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Using smallpox proteins to treat human inflammation

Year:
2018
Duration:
39 months
Approved budget:
$150,000.00
Researchers:
Professor Kurt Krause
Health issue:
Inflammatory and immune system
Proposal type:
Explorer Grant
Lay summary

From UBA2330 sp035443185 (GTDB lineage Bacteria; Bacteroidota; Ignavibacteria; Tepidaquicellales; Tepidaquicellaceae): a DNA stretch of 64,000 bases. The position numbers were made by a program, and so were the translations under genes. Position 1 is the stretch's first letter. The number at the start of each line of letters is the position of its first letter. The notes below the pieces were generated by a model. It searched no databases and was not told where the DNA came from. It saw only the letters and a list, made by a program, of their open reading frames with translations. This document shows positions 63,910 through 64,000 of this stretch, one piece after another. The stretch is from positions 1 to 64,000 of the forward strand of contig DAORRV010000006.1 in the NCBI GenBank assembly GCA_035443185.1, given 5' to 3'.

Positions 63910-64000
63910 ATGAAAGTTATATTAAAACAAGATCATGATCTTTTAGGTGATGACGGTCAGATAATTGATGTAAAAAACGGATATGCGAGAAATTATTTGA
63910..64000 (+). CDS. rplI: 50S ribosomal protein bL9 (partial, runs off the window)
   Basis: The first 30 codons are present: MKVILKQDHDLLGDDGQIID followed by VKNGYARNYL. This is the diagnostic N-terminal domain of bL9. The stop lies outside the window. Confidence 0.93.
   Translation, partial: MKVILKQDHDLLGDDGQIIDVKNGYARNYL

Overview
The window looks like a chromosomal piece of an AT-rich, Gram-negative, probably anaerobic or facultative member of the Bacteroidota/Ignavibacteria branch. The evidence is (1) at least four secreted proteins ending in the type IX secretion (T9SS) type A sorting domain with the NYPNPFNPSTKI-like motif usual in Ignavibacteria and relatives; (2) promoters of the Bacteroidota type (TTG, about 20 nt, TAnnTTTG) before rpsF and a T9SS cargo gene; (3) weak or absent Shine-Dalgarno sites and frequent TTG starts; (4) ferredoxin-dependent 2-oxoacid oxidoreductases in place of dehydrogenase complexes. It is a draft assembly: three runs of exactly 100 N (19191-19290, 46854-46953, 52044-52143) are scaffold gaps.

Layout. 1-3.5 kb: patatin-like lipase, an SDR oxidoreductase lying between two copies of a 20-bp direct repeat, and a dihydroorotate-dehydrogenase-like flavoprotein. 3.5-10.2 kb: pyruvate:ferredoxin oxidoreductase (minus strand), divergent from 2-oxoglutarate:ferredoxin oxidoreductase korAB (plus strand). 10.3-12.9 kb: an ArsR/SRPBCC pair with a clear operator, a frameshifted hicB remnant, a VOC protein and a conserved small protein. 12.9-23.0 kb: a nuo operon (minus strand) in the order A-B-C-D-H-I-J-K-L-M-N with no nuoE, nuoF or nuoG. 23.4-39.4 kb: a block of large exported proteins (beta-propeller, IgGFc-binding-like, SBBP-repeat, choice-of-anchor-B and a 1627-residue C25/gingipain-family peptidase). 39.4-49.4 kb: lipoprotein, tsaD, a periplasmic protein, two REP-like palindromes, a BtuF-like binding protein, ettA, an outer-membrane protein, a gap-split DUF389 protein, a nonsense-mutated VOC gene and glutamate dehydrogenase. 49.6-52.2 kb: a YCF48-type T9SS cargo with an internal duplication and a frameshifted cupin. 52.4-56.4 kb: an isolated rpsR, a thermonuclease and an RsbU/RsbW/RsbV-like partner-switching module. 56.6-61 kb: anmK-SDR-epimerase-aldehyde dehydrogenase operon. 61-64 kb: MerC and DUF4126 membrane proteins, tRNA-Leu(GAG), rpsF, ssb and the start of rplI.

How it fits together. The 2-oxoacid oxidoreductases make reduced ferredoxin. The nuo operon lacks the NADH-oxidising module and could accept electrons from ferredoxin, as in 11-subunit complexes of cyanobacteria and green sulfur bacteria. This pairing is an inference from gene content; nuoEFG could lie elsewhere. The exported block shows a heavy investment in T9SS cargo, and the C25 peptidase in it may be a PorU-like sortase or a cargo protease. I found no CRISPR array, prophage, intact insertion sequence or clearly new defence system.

We propose to study the set of immune modulating proteins made by the smallpox virus as a source for treatments for human inflammation. Recent molecular studies on poxviruses have established that an important key to their pathogenic success are immunomodulatory proteins they secrete during infection, which blunt the inflammatory response to infection. In a remarkable twist, these anti-inflammatory proteins are now finding success in treatment models of disease, in which inflammation plays a significant role. Since smallpox is the deadliest human virus the world has seen, and since its primary host is human, its human specific immunomodulatory proteins may form an optimised cocktail that is ideal for blocking human inflammation. We will explore these proteins alone and in combination and determine the molecular basis of their activity. This is a radical idea, but the results obtained could serve as the basis for the development of a transformational virus-based anti-inflammatory treatment.